Discussions of decoupling between emerging and developed markets continue. As a balance sheet recession burdens much of the developed world the emerging market has experienced an economic resurgence in recent years. But Kevin Gaynor and Bob Janjuah of Nomura are not believers in the decoupling story. In fact, they believe their interdependence creates even greater risk for the global economy. According to the Nomura analysts they see a melt-up followed by a melt-down OR a slow-down:
“Hopefully it is now clearer that the two regions are as intimately dependent on each other as ever, even if we only take a global view of demand growth. Accelerating DM domestic demand combined with strong EM domestic demand would be a recipe for bottlenecks and inflation pressures. The potential in that environment for a blow-out period of growth is real, in our view. Perhaps that is where the global economy was headed before the rude interruption of the financial crisis. But recall that heady period did result in concerns about commodity inflation. There are limits to growth in that regard.
Decelerating EM domestic demand would put growth at risk for those sectors and economies most attuned to it; the commodity group and capital goods exporters. Jobs would likely be lost and profits fall. To the extent that this has been a key support for the recovery to date the aggregate picture would look rather poor with consequent implications for sovereign fiscal considerations, not least in Europe. In the absence of further policy stimulus it is not easy to see DM domestic demand being able to unilaterally and quickly step in to cover the resulting global demand gap. In a sense then slowing EM growth would lead inexorably to a period, at least, of slowing DM growth. Whether DM can shrug it off quickly is an open question for now.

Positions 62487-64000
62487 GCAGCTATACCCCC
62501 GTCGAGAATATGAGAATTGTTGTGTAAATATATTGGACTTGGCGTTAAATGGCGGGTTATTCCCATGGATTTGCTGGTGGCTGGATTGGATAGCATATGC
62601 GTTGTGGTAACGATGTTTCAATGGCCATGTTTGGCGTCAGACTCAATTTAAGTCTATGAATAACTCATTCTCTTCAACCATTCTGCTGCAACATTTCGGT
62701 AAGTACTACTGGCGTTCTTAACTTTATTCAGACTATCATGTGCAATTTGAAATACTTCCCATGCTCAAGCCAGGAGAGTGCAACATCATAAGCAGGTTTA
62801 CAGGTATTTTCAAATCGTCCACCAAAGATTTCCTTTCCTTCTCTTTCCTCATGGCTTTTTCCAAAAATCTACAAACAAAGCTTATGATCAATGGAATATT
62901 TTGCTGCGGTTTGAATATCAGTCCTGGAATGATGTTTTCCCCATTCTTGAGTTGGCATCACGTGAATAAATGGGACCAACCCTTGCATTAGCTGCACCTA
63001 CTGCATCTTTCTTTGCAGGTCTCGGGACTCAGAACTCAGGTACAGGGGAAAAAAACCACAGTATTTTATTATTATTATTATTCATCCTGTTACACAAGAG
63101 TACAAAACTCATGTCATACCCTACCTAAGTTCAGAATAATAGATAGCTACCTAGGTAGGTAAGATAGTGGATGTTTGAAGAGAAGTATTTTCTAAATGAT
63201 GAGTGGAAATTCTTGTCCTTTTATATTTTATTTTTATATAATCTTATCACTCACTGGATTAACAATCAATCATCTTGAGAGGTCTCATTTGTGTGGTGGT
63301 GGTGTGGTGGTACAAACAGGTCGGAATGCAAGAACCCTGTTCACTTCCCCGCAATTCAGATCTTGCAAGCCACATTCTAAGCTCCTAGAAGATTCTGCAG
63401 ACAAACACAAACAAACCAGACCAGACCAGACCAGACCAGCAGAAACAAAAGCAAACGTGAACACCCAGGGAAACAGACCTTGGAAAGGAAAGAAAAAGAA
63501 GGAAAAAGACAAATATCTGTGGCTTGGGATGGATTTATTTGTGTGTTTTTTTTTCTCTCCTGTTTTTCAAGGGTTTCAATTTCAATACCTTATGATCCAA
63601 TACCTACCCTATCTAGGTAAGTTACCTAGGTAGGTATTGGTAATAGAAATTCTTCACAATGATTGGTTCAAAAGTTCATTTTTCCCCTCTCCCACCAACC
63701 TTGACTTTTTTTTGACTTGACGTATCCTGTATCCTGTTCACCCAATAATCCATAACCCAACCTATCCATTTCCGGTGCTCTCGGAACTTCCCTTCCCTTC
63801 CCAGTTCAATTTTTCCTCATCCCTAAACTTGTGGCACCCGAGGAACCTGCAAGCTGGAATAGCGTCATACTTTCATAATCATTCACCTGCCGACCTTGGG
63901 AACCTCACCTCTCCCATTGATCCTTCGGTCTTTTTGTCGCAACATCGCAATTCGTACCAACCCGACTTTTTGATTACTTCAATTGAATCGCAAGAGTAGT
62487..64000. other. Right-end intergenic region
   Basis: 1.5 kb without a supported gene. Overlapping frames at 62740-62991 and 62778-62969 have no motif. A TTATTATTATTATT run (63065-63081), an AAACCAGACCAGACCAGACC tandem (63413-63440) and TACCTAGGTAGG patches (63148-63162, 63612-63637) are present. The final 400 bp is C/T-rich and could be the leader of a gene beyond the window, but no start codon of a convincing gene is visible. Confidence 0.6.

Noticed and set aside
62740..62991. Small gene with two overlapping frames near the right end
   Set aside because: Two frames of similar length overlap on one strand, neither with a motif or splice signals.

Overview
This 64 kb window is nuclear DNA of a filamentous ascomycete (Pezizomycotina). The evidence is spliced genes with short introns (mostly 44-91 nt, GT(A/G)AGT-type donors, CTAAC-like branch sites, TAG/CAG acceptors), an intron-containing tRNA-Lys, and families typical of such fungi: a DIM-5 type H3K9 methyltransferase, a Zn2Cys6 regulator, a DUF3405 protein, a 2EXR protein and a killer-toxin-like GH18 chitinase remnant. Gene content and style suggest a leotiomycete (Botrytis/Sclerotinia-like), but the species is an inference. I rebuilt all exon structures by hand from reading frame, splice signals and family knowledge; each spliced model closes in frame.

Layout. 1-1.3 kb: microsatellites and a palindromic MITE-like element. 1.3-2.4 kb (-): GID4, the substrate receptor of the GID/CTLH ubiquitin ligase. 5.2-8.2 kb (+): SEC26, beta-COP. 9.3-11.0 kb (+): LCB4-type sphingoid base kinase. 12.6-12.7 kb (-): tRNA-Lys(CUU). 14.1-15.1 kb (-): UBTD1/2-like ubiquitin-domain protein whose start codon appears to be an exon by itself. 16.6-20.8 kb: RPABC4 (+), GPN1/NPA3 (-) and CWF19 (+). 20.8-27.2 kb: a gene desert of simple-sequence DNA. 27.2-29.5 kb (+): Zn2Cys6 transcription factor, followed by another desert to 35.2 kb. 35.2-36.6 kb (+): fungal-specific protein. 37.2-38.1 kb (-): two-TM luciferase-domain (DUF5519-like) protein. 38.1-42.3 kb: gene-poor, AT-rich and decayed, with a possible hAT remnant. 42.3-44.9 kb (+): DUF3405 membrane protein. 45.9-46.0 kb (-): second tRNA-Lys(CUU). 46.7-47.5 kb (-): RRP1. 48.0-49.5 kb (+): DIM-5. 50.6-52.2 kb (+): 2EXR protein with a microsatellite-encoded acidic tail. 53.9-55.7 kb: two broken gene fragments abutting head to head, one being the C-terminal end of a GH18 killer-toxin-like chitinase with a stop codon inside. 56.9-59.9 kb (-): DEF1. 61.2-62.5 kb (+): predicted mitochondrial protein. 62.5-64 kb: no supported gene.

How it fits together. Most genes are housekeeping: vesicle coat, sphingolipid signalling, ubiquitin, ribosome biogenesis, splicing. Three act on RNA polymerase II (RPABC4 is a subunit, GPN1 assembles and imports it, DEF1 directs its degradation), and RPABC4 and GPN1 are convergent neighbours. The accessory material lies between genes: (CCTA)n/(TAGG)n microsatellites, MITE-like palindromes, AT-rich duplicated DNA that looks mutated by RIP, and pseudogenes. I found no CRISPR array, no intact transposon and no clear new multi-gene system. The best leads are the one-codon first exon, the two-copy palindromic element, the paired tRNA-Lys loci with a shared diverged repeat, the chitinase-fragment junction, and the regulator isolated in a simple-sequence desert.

In a similar vein accelerating DM domestic demand would lead to an accelerating impulse for the EM region. If policy remained unchanged in that region overheating would be that much more likely, risking a subsequent hard landing as the domestic investment boom crunches. So the accelerating DM story would inexorably lead to accelerating EM too, all else being equal.
Taking this simple trade-off view of the world suggests we are in a rather poised moment for the global business cycle. In any event substantial regional shifts in growth would have to happen in a coordinated and beautifully choreographed manner for there to be no disruption to aggregate growth.
As a result Bob and I are left feeling more nervous than before. The four sectors ultimately end up as two – melt up or slowdown. We think we are about to experience either a melt-up followed by melt-down or a slowdown. Neither is the central case message we are hearing from our customers, rather the working assumption appears to be that both regions can operate independently of each other; that an EM soft landing may happen but will be fully offset by accelerating DM demand. No doubt that rotation in marginal demand is the most likely medium-term outcome, but any missteps would return a slowdown in global aggregate demand.
As such, we think the shift from EM risk into DM assets makes sense. The more risky positioning is on rates markets and DM risk. Both of us think rates are becoming attractive on a valuation basis, and that protection is looking cheap against risk assets.The saddle path solution to normalising global demand to us seems a very narrow one, and so the wings of the risk distribution should be more expensive rather than less.”